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Neutralization of Nogo-A enhances synaptic plasticity in the rodent motor cortex and improves motor learning in vivo.

Authors
  • Zemmar, Ajmal1
  • Weinmann, Oliver2
  • Kellner, Yves3
  • Yu, Xinzhu4
  • Vicente, Raul5
  • Gullo, Miriam2
  • Kasper, Hansjörg6
  • Lussi, Karin6
  • Ristic, Zorica2
  • Luft, Andreas R7
  • Rioult-Pedotti, Mengia7
  • Zuo, Yi4
  • Zagrebelsky, Marta3
  • Schwab, Martin E2
  • 1 Brain Research Institute, University of Zurich, 8057 Zurich, Switzerland, Department of Health Sciences and Technology, ETH Zurich, 8057 Zurich, Switzerland, [email protected] , (Switzerland)
  • 2 Brain Research Institute, University of Zurich, 8057 Zurich, Switzerland, Department of Health Sciences and Technology, ETH Zurich, 8057 Zurich, Switzerland. , (Switzerland)
  • 3 Division of Cellular Neurobiology, Zoological Institute, Technische Universität Braunschweig, 38106 Braunschweig, Germany. , (Germany)
  • 4 Department of Molecular, Cell, and Developmental Biology, University of California, Santa Cruz, California 95064.
  • 5 Department of Neurophysiology, Max Planck Institute for Brain Research, 60528 Frankfurt, Germany, and. , (Germany)
  • 6 Brain Research Institute, University of Zurich, 8057 Zurich, Switzerland. , (Switzerland)
  • 7 Clinical Neurorehabilitation, Department of Neurology, University and University Hospital, Zurich, 8008 Zurich, Switzerland. , (Switzerland)
Type
Published Article
Journal
Journal of Neuroscience
Publisher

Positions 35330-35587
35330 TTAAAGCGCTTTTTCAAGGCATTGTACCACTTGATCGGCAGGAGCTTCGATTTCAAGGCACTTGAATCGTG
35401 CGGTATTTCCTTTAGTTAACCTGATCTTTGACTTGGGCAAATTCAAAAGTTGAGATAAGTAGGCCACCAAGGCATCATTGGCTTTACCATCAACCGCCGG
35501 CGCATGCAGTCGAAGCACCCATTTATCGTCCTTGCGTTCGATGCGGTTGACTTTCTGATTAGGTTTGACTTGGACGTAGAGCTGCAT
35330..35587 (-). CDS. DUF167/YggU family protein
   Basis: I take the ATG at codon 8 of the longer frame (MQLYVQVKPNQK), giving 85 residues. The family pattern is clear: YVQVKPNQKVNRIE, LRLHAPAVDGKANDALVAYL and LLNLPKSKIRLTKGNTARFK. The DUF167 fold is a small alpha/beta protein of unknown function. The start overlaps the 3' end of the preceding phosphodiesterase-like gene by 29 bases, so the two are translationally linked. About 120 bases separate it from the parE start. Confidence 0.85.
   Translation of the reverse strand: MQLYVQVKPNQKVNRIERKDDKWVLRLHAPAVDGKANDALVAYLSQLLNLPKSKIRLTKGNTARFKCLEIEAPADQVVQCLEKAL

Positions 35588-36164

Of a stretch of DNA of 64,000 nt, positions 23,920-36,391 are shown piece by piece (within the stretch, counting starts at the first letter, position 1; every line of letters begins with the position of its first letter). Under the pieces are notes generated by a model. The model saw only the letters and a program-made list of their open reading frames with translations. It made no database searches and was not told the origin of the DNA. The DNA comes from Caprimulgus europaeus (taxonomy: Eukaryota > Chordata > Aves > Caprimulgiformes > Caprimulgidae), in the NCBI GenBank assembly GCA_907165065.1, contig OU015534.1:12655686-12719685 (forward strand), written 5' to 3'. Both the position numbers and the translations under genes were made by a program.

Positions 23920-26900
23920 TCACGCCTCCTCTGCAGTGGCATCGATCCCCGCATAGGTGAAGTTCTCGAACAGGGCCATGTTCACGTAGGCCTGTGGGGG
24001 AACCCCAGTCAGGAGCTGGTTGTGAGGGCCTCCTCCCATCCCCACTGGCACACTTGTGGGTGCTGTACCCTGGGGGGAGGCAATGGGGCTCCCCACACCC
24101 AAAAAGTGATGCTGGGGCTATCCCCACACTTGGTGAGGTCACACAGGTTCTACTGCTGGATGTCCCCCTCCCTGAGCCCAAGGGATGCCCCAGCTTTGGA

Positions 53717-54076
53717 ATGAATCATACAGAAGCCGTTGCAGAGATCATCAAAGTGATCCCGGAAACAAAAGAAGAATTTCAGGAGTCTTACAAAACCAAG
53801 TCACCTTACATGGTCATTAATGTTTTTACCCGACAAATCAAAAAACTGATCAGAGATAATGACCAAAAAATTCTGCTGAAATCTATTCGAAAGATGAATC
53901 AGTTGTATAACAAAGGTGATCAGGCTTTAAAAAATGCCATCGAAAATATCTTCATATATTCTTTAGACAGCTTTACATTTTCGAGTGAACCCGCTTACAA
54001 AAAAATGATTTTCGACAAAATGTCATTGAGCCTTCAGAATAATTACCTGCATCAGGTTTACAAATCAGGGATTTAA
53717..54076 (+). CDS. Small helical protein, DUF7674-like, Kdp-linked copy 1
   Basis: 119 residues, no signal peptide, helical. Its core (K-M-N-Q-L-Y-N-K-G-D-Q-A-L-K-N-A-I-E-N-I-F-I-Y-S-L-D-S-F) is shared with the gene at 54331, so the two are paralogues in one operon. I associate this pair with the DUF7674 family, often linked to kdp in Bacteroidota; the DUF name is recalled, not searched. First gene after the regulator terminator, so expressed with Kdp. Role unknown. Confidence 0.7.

Society for Neuroscience
Publication Date
Jun 25, 2014
Volume
34
Issue
26
Pages
8685–8698
Identifiers
DOI: 10.1523/JNEUROSCI.3817-13.2014
PMID: 24966370
Source
Medline
Keywords
License
Unknown

Abstract

The membrane protein Nogo-A is known as an inhibitor of axonal outgrowth and regeneration in the CNS. However, its physiological functions in the normal adult CNS remain incompletely understood. Here, we investigated the role of Nogo-A in cortical synaptic plasticity and motor learning in the uninjured adult rodent motor cortex. Nogo-A and its receptor NgR1 are present at cortical synapses. Acute treatment of slices with function-blocking antibodies (Abs) against Nogo-A or against NgR1 increased long-term potentiation (LTP) induced by stimulation of layer 2/3 horizontal fibers. Furthermore, anti-Nogo-A Ab treatment increased LTP saturation levels, whereas long-term depression remained unchanged, thus leading to an enlarged synaptic modification range. In vivo, intrathecal application of Nogo-A-blocking Abs resulted in a higher dendritic spine density at cortical pyramidal neurons due to an increase in spine formation as revealed by in vivo two-photon microscopy. To investigate whether these changes in synaptic plasticity correlate with motor learning, we trained rats to learn a skilled forelimb-reaching task while receiving anti-Nogo-A Abs. Learning of this cortically controlled precision movement was improved upon anti-Nogo-A Ab treatment. Our results identify Nogo-A as an influential molecular modulator of synaptic plasticity and as a regulator for learning of skilled movements in the motor cortex.

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